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E-Pluribus | August 17, 2022
What "cancellation" isn't, law school illiberalism, and testing the bounds of occupational licensing and free speech.
A round-up of the latest and best writing and musings on the rise of illiberalism in the public discourse:
Ken White: The Philosophical And Moral Incoherence of “How Dare You Walk Out Of My Speech”
Attorney Ken White, more popularly known as Popehat on Twitter (disclosure: he has me blocked for some reason) takes issue with a recent Quillette article ostensibly discussing a cancel culture incident. White writes at his Substack that free expression works in both directions, and one’s response to someone else’s speech, especially if it’s non-violence and not disruptive, is no less legitimate than the speech itself.
Mr. Silverglate is a Harvard graduate and professor, crusading attorney and defender of rights, repeatedly published author of important books, founder of the Foundation for Individual Rights In Education, and a sought-after gripping speaker. He has not been fired, expelled from any organization, depublished, or even (so far as I know) shunned on Martha’s Vineyard. Here’s what happened: he was invited to speak to private high-school students on the subject of free expression, he used the racial epithet commonly known as the n-word in the course of accurately quoting the title of Prof. Kennedy’s book, he did so several times, some of the students walked out, he continued to speak with the rest of the students, later the school sent its community an apology for the epithet being used in the classroom and said it was inappropriate, and the school wouldn’t print Mr. Silvergate’s response. In other words, some people (rightly or wrongly, rationally or irrationally) didn’t like some of his free expression and responded with their own free expression. If there have been other consequences, he hasn’t mentioned them.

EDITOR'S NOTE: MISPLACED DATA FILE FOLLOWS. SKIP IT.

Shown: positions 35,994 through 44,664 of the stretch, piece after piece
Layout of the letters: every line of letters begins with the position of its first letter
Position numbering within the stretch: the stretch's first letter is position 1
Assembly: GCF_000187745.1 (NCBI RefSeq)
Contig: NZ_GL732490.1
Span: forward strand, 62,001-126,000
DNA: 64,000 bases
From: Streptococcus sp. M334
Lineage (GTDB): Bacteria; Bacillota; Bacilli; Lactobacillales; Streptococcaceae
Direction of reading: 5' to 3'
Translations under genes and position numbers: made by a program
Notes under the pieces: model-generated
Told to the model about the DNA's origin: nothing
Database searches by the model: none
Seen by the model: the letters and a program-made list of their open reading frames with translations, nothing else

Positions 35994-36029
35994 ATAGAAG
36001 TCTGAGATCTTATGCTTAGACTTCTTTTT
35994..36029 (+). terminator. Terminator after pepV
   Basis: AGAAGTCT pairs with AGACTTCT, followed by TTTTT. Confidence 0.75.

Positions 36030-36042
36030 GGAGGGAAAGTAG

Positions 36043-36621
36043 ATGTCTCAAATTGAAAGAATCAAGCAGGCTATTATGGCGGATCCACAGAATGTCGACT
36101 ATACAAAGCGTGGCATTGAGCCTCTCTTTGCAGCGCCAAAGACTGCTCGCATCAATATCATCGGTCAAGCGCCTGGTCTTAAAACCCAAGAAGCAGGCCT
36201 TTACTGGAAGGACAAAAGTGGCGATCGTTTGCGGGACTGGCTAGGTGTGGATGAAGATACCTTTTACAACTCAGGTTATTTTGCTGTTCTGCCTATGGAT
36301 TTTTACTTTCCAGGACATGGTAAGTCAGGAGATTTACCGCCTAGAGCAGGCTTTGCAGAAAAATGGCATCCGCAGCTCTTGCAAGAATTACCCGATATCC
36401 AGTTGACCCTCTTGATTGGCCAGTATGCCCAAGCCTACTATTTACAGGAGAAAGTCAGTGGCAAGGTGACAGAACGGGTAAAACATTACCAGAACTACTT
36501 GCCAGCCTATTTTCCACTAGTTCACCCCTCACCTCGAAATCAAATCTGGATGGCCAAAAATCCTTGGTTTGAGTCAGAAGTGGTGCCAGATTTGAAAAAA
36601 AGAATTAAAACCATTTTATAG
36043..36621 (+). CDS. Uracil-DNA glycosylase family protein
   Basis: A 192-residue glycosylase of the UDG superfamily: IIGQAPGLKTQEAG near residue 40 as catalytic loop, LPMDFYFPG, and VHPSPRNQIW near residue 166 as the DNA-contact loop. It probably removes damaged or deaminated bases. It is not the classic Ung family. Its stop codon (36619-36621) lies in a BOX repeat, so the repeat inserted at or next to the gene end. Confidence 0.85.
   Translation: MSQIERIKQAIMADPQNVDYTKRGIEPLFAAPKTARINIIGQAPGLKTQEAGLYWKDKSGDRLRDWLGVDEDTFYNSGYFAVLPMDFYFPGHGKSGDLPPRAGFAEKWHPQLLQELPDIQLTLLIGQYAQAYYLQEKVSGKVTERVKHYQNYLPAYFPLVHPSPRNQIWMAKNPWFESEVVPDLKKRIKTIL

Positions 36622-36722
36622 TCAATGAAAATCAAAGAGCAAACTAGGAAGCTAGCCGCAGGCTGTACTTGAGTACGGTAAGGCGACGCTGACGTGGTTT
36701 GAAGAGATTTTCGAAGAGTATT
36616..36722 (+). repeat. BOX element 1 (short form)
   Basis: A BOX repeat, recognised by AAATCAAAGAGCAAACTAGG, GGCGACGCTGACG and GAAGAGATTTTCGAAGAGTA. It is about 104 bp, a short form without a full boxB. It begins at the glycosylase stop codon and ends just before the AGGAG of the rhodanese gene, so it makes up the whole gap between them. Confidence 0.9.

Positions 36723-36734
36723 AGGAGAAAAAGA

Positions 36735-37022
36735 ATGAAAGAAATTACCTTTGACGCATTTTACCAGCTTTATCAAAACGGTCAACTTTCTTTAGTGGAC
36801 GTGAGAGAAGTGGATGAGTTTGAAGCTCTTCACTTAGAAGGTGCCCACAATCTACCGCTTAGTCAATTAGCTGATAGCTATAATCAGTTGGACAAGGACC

[ . . . ]
[I]nstead of analyze or even acknowledge the free expression interests of the Milton Academy students, Mr. Silverglate and Prof. Kennedy swiftly and dishonestly conflate them with official censorship and censorial actions designed to silence speech:
“The lessons taught by this sad tale are sobering. One is that it is apparently acceptable for students to signal their disagreement with a speaker by walking out of an assembly rather than subjecting his or her ideas to the testing that vigorous dialogue allows. We know that practices from higher education have permeated the K-12 world, and that today a third of college students believe that it is sometimes or always acceptable to shout down speakers, or to try to prevent them from speaking on campus. Another 13 percent believe that is it sometimes or always acceptable to block other students from attending a campus speech.”
One of those things is not like the other. Walking out isn’t shouting down or blocking. Moreover, Mr. Silverglate and Prof. Kennedy apparently believe that dropping the n-word is acceptable but walking out on Mr. Silverglate for dropping it is not “acceptable.” They seem to posit a known and absolute standard of decorum under which one is proper and the other just isn’t. They do not seem to acknowledge that some people may be as passionate about the n-word being inappropriate at school as they are passionate that it’s proper, or that people who feel that way have a legitimate interest in expressing their dissent…
[ . . . ]
As I wrote earlier this year, I think we could come up with a principled definition of “cancel culture” that identifies responses to speech that violate decency, proportionality, or shared values.
Read it all here.
Ilya Shapiro and Daniel Kennelly: The Illiberal Takeover of Law Schools
Ilya Shapiro, almost-professor at Georgetown Law (see item #1), spoke recently with Daniel Kennelly of City Journal. Among other topics, Shapiro commented on the state of higher education and how his experiences impacted his outlook.